God-o-Meter called legal scholar Douglas Kmiec, former counsel to Presidents Reagan and George H.W. Bush, conservative Catholic, and, until recently, an advisor to Mitt Romney, to discuss his endorsement of Barack Obama. Here’s the exchange:
In endorsing Obama, you said he’d signaled that he’s open to different points of view on social issues like abortion. But has he said anything to indicate he’d deviate from the Democratic Party’s pro-choice line?
What convinced me about his integrity on those issues was his willingness to talk about social responsibility to audiences that aren’t used to hearing that message. For example, when he went to speak to Planned Parenthood, he could have done what every Democrat does: wave the pro-choice flag and talk about defending Roe. He did that, but he also said something very important, that sexual intimacy has to be culturally understood as being a mature choice about being open to creating new life and the responsibility of new life, and that we have an obligation in our churches and in our schools to convey that information.
And so at some point you have to decide whether the incidence of abortion will be more affected by the another conservative Republican appointing the right person to the Supreme court, and resolved as a legal issue, or by a candidate who wants to end the politics of division and who has a healthy responsibility for religion and its place in public thinking and public discourse. I came to the conclusion that his personal faith journey, which causes him to fully recognize how faith answers the hunger in the human soul, and his willingness to talk about self-responsibility, would make him mindful of opposing views on abortion.
Then your endorsement has as much to do with a failed conservative strategy of trying to eliminate abortion through the courts as it does with Obama’s appeal?
It’s even broader than that. It’s not the specific failure of this president or this administration, it’s the conclusion that trying to change the law on this topic [abortion] is a bit of fool’s game, that the thing that needs to be changed is more the heart of the individual person and the attitude of the larger culture. And that can hopefully be done by some of the things that Senator Obama talks about: the attitude of personal responsibility, of importance of the family, the well being of the culture, and quite frankly the economic policies that would affect the needs of the poor and the average American.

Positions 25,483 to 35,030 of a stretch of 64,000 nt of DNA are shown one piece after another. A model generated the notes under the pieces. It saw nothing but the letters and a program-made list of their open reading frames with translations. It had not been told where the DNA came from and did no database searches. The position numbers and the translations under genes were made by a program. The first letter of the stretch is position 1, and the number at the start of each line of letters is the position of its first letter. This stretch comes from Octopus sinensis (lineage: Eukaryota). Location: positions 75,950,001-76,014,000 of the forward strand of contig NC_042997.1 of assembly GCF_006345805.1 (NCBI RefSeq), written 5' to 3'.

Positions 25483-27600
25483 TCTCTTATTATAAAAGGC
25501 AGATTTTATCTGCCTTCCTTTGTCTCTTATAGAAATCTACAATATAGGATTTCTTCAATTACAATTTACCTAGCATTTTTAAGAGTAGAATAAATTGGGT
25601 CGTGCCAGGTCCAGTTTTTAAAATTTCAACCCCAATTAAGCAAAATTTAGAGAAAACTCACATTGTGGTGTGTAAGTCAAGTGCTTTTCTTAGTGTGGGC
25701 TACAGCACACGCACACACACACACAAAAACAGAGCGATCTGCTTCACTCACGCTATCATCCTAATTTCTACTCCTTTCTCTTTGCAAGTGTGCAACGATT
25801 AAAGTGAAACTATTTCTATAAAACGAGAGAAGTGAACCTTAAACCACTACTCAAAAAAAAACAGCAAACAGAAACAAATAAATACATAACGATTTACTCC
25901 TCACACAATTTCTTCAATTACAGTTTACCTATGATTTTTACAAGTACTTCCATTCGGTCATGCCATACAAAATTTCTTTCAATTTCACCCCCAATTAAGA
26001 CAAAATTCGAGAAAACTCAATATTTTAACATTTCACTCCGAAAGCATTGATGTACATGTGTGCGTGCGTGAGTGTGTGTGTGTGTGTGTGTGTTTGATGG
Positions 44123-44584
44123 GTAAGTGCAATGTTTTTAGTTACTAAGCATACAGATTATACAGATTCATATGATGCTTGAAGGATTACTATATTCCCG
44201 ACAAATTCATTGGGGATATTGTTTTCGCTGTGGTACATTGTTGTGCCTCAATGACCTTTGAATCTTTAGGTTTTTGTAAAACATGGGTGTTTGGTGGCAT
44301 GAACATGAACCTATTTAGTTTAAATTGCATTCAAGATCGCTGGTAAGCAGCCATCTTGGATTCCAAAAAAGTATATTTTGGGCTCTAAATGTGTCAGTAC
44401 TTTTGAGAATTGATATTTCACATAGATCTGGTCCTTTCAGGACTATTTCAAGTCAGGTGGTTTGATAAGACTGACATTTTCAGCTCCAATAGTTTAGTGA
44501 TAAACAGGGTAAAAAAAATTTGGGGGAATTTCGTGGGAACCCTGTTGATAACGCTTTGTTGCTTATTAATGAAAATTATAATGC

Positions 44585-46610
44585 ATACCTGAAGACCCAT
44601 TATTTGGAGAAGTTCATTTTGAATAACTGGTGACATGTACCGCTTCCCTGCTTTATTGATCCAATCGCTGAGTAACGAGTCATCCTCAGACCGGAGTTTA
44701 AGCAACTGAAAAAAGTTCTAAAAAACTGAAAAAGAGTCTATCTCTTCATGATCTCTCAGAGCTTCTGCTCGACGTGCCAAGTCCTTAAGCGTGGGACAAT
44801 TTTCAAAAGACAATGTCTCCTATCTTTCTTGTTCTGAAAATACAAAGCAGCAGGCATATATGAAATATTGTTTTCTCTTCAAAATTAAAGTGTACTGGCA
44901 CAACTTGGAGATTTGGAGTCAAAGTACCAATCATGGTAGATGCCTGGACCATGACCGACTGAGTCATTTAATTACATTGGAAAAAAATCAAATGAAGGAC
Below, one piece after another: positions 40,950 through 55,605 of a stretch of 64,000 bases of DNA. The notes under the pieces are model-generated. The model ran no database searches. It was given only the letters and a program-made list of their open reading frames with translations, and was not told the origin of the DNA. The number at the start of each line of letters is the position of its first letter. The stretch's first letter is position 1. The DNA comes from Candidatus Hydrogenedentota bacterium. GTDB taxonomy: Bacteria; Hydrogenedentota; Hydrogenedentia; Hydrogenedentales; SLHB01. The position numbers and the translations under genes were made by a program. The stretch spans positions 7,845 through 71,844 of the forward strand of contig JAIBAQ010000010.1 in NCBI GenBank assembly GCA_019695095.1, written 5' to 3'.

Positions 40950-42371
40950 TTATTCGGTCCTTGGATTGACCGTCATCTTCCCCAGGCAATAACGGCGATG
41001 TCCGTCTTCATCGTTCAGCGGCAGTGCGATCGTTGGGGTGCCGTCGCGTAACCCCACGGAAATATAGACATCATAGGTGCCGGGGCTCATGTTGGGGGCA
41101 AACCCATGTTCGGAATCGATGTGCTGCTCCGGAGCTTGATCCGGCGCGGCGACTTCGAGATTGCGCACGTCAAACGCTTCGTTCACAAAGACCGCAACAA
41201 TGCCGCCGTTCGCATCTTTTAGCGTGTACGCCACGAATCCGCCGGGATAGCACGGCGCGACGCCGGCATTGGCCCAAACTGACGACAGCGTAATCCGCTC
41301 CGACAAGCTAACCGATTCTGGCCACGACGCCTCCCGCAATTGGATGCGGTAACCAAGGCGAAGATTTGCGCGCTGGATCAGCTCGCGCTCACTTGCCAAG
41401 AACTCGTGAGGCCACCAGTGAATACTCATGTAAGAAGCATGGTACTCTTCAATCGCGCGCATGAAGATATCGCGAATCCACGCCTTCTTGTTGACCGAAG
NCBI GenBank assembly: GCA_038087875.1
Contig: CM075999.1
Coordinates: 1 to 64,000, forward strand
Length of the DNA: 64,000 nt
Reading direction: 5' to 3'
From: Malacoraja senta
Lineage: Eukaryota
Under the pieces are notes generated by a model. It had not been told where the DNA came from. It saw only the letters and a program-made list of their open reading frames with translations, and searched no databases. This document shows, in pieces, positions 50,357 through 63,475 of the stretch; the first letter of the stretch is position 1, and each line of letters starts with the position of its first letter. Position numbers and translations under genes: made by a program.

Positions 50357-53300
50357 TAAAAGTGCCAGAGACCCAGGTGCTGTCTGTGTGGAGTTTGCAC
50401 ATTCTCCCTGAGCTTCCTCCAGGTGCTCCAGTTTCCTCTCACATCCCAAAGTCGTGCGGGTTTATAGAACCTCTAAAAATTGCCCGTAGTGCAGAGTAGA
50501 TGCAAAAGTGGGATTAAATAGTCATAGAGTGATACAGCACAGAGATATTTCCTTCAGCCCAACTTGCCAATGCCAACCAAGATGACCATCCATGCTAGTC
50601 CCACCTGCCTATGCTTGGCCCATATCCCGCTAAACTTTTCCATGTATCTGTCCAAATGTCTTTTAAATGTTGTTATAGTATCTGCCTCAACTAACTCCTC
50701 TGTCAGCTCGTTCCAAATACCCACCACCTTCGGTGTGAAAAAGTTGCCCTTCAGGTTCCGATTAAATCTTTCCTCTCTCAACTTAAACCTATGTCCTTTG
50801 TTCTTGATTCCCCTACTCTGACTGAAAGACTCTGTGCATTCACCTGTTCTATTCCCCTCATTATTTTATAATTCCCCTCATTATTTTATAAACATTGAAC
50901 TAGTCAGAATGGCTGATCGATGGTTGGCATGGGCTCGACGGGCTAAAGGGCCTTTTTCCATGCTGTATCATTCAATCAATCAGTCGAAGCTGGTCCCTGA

As a Catholic looking at candidates, my faith instructs me to look at the whole person respective to the church’s social teaching on wages, education, issues of family, culture, responsibility toward the environment, the reduction of mindless or excess consumption. And the Catholic Church was quite explicit about the concept of preemptive war being contrary to the principles of just war. One of the things that happened to Catholics over the last two decades is because of the evil of abortion, we’ve been somewhat less mindful of the need to serve those around us—those who are calling upon us for assistance in a tangible way.
Why do you think Hillary Clinton is winning Catholics so decisively in the Democratic primaries? In Ohio, she got more than 60-percent of Democratic Catholics. They stand to help her a lot in Pennsylvania next month.
Part of it is the issue of life. Senator Obama cast an unacceptable vote on the Born Alive [Infant Protection] Act in Illinois as a state senator. People have focused on that mistake. But Senator Clinton is not dramatically different on that issue. And this is not provable, but the he Pew Research Center says that our [Catholic faith] has been growing by the largest number among Hispanics, and for reasons that seem to be somewhat historical and cultural, based on unfortunate stereotypes, there has been a divide between Hispanics and blacks.
But I am a bit baffled. When I look at Obama’s eloquent speeches, his references to Dorothy Day and Martin Luther King, those are so much a part of modern Catholic education. And the preferential option for the poor or solidarity with the poor, how that is not heard by the Catholic mind has troubled me. So one of the reasons for speaking out at this point, and one of the reasons to peak out on Easter Sunday, is to have my fellow Catholics reexamine this topic and listen with more careful ear.
Has the Obama campaign been in touch with you since the endorsement?
They sent me a thank you note and an Easter card in electronic form.
The endorsement came after a long process of prayer and discernment. I had navigate my way through the difficulty of the abortion issue, and I did that by studying church teaching and by meeting with my own local monsignor, who is himself a scholar. There was no lobbying by the Obama campaign, but there was lobbying of the spirit, if you will.
Has your endorsement triggered a backlash from your conservative friends and allies?
I’ve gotten all kinds of reactions. The most difficult ones to accept are those who are, as a matter of faith, unable to see past the abortion issue and so are angry with me for reaching a different conclusion. And my answer is to confess that I’ve seen this in the best light I was able to acquire, and that I’ll be a voice for life in the camp supporting this man.
But I’ve also received positive responses. A lot of them say they they’ve been afraid to raise the issue [of supporting Obama], afraid of the criticism from those who would not understand. The email is running four-to-one in favor of my decision. And I’ve received several hundred responses already.